To improve transparency in the world's largest bond market, the chairman of the Securities and Exchange Commission (SEC) has asked staff for new rules to ensure principal trading firms (PTFs) are properly registered as dealers.
Gary Gensler, speaking at the New York Federal Reserve, stated that the rules would almost certainly require PTFs, also known as high-frequency trading firms, to report their trades to FINRA's Trade Reporting and Compliance Engine (TRACE).
According to Gensler, the SEC, as the market's regulator in the United States, should require such trading firms to follow capital and record-keeping rules and be subject to periodic examinations, similar to the equities and corporate bond markets.
Regulators have long argued that high-frequency trading, a computerized strategy that can move billions of dollars in fractions of a second, poses risks in the US government bond market, endangering the market's ability to function as well as investors' ability to fairly value assets.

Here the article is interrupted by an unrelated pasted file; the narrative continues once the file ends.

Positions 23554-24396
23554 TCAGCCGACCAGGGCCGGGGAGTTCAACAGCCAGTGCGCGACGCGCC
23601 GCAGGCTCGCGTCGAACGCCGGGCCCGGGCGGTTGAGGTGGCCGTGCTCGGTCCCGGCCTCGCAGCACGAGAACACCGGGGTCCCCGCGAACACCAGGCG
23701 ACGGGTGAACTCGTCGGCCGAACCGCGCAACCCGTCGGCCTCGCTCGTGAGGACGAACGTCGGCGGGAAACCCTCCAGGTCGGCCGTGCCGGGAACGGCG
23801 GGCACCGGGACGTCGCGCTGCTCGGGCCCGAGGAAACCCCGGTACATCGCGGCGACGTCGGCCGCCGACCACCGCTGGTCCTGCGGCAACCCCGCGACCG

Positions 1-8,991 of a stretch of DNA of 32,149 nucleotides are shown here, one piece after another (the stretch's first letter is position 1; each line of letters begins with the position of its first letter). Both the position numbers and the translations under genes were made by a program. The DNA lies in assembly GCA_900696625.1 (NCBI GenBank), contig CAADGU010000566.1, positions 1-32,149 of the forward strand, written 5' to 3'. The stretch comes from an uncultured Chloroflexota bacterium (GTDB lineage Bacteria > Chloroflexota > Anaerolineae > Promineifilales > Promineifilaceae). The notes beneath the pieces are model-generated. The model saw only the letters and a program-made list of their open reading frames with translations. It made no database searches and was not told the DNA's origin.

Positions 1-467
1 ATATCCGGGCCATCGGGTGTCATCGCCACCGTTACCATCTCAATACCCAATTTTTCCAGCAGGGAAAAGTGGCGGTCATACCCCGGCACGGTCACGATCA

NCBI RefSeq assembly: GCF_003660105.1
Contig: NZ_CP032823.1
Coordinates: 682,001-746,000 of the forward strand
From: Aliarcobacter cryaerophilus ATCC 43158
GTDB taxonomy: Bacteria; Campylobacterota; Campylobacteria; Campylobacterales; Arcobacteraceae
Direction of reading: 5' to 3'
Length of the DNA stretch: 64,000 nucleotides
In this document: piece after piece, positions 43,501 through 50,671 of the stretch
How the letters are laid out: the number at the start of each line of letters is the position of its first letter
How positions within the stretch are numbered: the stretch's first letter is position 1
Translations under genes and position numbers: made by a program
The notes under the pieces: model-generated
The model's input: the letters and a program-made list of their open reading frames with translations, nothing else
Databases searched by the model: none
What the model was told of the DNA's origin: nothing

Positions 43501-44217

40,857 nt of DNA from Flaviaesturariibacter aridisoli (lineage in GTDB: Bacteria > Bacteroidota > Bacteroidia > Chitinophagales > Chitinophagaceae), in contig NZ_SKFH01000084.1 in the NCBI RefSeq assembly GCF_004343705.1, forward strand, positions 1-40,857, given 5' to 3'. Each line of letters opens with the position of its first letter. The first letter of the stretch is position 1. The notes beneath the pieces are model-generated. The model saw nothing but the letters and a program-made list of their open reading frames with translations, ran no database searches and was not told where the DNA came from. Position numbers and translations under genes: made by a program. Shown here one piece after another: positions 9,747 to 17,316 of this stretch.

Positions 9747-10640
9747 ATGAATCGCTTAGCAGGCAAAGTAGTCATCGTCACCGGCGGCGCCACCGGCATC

Critics argue that high-frequency trading can cause excessive price swings in the bond market, which has seen a decline in liquidity.
"It's time for us to close the regulatory gap and ensure we have regulatory oversight over PTFs and others engaged in the regular business of buying and selling in this market," Gensler said.
Agency rules would also consider "whether all members of any registered clearing agency in this market should be required to bring in both sides of all of their trades - cash and repurchase agreement; how we might enhance or strengthen the Commission's Covered Clearing Agency Rules; and whether we can enable broader access to clearing, possibly including through responsible use of sponsored and correspondence clearing."